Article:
In addition Turkey was concerned about Israel’s economic, political and military cooperation with the United Arab Emirates, a country that competes economically with Turkey in the region.

The normalization agreement would give the UAE an opportunity to gain a foothold in the Mediterranean.

At the time, Erdoğan threatened to sever diplomatic relations with the UAE over the Gulf state’s agreement with Israel, with the Turkish Foreign Ministry calling the deal “hypocritical behavior.”

In 2020, just days after the UAE-Israel agreement, Erdoğan and his intelligence chief received Hamas leader Ismail Haniyeh and his deputy Saleh al-Arouri, who is classified by the US Treasury as a Specially Designated Global Terrorist, in İstanbul.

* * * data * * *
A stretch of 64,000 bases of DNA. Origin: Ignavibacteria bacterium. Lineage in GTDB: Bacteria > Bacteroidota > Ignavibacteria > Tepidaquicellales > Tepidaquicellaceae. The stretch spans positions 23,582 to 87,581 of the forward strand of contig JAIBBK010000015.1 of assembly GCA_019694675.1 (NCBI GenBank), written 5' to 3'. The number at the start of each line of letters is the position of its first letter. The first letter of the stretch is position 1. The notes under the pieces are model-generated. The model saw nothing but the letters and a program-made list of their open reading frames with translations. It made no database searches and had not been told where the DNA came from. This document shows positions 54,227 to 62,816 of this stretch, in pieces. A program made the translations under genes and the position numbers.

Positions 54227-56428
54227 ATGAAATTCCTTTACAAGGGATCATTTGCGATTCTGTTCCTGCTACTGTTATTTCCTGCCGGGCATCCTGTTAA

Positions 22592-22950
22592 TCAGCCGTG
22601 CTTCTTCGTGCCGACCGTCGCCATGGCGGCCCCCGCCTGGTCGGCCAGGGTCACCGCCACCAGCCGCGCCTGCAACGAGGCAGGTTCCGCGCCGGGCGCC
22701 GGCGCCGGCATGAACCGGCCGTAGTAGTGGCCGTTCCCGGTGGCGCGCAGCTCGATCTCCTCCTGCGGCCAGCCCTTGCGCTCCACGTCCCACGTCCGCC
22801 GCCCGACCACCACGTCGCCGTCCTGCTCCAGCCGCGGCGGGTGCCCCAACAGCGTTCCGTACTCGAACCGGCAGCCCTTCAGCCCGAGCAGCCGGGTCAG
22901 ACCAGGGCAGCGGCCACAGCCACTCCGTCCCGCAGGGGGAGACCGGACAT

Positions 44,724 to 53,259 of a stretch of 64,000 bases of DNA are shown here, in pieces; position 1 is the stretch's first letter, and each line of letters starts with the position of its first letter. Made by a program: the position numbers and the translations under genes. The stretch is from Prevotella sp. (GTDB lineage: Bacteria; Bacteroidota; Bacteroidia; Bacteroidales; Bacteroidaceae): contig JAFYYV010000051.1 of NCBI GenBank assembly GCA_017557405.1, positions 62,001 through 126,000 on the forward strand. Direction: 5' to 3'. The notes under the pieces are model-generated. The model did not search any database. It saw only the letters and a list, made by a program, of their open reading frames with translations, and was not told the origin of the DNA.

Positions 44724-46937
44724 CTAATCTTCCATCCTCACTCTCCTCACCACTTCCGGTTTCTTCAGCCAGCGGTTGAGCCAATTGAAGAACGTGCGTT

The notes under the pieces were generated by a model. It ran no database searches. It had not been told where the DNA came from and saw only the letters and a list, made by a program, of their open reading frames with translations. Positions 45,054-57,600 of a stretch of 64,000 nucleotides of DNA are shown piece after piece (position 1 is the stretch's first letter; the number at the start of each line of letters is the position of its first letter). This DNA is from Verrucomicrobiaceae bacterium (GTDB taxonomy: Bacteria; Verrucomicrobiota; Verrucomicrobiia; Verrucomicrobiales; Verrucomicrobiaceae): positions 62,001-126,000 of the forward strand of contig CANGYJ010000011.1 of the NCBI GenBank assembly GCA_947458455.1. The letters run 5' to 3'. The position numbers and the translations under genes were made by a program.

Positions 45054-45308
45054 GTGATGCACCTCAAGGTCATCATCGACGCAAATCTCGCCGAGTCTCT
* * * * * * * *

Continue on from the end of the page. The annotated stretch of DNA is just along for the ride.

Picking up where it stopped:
Israeli diplomats for their part criticized Turkey for granting citizenship to 12 senior Hamas leaders, and British newspaper The Telegraph reported that Turkey grants citizenship to Hamas operatives who will have greater freedom in İstanbul to plot attacks on Israeli citizens around the world.

Additionally, Israel’s support for Kurdish independence in the 2017 Iraqi Kurdistan referendum and Israel’s growing economic cooperation with the Mediterranean countries of Cyprus, Greece and Egypt over eastern Mediterranean gas reserves angers the Ankara government.

Ankara was also strongly opposed to then-US president Donald Trump’s decision to relocate the US embassy from Tel Aviv to Jerusalem. The move resulted in a high death toll in Gaza after massive protests, and Turkey recalled its ambassadors to the US and Israel in May 2018, in an official protest of the Trump administration’s decision and Israel’s killing of dozens of Palestinians. It also expelled the Israeli ambassador to Turkey that same month. After four years, Turkey reappointed its ambassador to Israel in November of last year, while Israel named a new envoy to Ankara the following month.